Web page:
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All Day Nausea During Pregnancy

By Amber Canaan ; Updated June 13, 2017

Nausea during pregnancy is often referred to as morning sickness, though the information website Baby Center reports that for most expectant mothers, it lasts all day. Approximately 75 percent of women experience nausea and vomiting during the first trimester.


The cause of morning sickness, or nausea during pregnancy, isn’t well known. According to the University of Maryland Medical Center, hormonal shifts could be to blame. The hormones human chorionic gonadotropin, estrogen and progesterone all rise during pregnancy. Other physical changes occurring in the body, such as a growing uterus, stress or extra acid in the stomach, could cause nausea during pregnancy.

Onset and Duration

Nausea during pregnancy typically sets in four to six weeks after conception takes place, according to the University of Maryland Medical Center. As the first trimester comes to an end, the nausea usually does too. reports that nausea should resolve by 12 to 14 weeks into gestation. For some women, it may last longer while others may not have to deal with it at all. Women who are pregnant with multiples may experience increased nausea.


Treating nausea during pregnancy can be done using diet changes, medications and alternative remedies. The Society of Obstetricians and Gynecologists of Canada recommends that women eat crackers first thing in the morning, before their feet even hit the floor. Eating small meals throughout the day can help keep blood sugar stable and help prevent nausea. Avoid smells that are aggravating, and if necessary have someone else do the cooking. Foods that are fatty or very spicy may need to be avoided as well. The University of Maryland Medical Center notes that acupressure bands worn on the wrists may help relieve nausea. Acupuncture and ginger have also been helpful for many pregnant women. If medications become necessary, a doctor may prescribe promethazine, ondansetron or metoclopramide.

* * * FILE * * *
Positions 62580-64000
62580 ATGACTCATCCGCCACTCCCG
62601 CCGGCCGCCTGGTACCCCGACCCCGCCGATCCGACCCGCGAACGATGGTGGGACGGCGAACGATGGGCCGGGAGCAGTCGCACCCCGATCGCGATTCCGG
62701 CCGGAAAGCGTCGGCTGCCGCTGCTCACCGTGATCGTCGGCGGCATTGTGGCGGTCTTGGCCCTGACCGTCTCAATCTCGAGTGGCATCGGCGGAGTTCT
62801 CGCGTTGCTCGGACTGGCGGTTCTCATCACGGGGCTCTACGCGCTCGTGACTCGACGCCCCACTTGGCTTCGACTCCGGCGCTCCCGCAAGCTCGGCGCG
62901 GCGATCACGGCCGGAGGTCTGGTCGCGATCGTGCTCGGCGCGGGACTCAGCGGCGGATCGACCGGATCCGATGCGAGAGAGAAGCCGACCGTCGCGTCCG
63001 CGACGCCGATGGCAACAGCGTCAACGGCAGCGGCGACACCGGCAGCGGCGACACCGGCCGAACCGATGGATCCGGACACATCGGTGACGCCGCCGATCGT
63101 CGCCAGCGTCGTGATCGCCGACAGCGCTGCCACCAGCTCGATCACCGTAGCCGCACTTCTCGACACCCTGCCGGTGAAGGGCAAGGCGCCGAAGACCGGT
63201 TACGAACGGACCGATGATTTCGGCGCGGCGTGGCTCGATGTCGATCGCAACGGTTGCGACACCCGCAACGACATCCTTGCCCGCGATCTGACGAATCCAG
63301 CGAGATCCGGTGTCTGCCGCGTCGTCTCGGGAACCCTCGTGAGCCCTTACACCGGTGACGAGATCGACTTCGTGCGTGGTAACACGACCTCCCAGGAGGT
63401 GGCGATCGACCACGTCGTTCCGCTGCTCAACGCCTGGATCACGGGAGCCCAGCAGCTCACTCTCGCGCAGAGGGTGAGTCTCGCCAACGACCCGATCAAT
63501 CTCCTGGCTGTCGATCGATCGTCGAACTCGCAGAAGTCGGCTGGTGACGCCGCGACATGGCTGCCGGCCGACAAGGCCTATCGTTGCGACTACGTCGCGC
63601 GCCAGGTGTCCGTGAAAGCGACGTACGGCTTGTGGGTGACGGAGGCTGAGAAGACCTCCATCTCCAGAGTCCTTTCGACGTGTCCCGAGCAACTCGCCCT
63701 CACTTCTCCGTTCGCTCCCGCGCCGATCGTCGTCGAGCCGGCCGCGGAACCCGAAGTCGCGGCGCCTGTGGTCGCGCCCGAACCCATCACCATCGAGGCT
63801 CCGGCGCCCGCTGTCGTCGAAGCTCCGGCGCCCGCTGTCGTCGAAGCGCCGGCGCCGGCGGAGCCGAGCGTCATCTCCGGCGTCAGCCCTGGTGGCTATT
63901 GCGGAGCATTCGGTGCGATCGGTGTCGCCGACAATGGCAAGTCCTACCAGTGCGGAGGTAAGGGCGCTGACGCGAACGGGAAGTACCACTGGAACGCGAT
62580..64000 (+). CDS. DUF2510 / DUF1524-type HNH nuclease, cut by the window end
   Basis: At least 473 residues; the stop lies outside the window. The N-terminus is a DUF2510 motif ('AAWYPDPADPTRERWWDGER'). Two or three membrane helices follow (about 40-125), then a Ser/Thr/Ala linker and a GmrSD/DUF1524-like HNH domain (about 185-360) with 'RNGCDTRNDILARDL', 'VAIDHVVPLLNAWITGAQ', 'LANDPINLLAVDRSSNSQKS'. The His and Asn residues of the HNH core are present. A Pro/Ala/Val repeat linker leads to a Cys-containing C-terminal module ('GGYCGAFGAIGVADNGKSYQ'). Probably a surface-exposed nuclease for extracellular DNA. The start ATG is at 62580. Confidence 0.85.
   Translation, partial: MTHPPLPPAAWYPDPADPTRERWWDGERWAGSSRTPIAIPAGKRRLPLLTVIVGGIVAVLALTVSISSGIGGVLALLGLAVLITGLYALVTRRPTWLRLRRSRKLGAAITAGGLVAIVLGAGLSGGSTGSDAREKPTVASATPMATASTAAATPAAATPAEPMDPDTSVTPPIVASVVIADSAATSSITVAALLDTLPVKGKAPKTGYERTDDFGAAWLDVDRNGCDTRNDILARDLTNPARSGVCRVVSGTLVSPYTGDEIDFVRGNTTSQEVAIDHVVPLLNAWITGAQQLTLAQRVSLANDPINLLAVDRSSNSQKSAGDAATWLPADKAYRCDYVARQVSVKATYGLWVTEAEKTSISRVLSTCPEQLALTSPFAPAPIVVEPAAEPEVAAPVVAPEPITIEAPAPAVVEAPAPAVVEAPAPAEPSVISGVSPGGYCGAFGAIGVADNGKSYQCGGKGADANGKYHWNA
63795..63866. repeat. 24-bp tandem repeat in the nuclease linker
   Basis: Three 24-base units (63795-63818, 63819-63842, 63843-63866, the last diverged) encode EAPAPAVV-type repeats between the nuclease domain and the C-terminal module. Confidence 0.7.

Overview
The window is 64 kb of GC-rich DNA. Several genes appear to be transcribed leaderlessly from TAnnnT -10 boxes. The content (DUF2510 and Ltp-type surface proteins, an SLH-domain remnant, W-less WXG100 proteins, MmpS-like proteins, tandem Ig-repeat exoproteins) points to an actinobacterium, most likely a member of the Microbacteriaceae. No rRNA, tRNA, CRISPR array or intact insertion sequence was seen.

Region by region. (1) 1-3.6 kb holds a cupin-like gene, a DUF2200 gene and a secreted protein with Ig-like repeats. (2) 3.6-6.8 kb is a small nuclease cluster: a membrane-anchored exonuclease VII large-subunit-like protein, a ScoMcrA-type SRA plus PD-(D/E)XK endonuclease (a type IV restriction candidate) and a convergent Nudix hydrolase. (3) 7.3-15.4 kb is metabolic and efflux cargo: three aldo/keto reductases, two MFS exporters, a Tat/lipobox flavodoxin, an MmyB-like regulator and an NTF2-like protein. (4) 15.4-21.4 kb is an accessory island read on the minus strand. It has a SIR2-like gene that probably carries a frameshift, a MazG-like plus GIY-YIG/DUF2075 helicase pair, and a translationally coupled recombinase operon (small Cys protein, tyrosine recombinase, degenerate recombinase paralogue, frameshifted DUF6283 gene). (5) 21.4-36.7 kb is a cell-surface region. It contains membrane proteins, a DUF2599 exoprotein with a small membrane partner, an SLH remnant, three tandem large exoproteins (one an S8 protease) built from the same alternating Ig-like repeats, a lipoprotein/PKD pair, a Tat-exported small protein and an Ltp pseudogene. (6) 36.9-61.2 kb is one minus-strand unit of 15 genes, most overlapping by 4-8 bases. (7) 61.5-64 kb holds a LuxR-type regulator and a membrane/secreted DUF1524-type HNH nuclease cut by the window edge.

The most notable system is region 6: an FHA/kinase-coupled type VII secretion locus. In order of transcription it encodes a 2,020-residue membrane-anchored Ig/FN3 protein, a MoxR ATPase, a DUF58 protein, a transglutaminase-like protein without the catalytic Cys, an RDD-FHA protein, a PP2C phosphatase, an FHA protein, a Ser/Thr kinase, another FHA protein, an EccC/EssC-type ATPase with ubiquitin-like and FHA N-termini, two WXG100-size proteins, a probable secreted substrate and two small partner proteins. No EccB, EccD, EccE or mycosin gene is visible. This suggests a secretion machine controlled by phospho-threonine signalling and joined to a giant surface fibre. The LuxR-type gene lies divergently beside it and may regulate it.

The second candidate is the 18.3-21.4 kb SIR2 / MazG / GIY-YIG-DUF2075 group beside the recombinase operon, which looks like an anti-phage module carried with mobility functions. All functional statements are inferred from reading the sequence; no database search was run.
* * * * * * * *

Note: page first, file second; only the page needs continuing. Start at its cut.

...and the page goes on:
An extreme case of morning sickness resulting in frequent vomiting is referred to as hyperemesis gravidarum. Women with this condition are unable to keep any food or liquid down, and are at a serious risk of becoming dehydrated. The American Pregnancy Association notes that about 1 percent of pregnant women experience hyperemesis gravidarum. In these cases, women often have to be admitted to the hospital for intravenous fluids to maintain hydration and provide supplemental nutrition.


Some people believe that nausea indicates a problem with the pregnancy, or with the baby. The University of Maryland Medical Center explains that some doctors believe that nausea is actually a good sign, indicating that the necessary hormones are in place for a healthy pregnancy. Also, some mothers believe that the presence of nausea during the first pregnancy destines them to nausea during subsequent pregnancies. This is untrue; approximately one third of women have relief of nausea during subsequent pregnancies.

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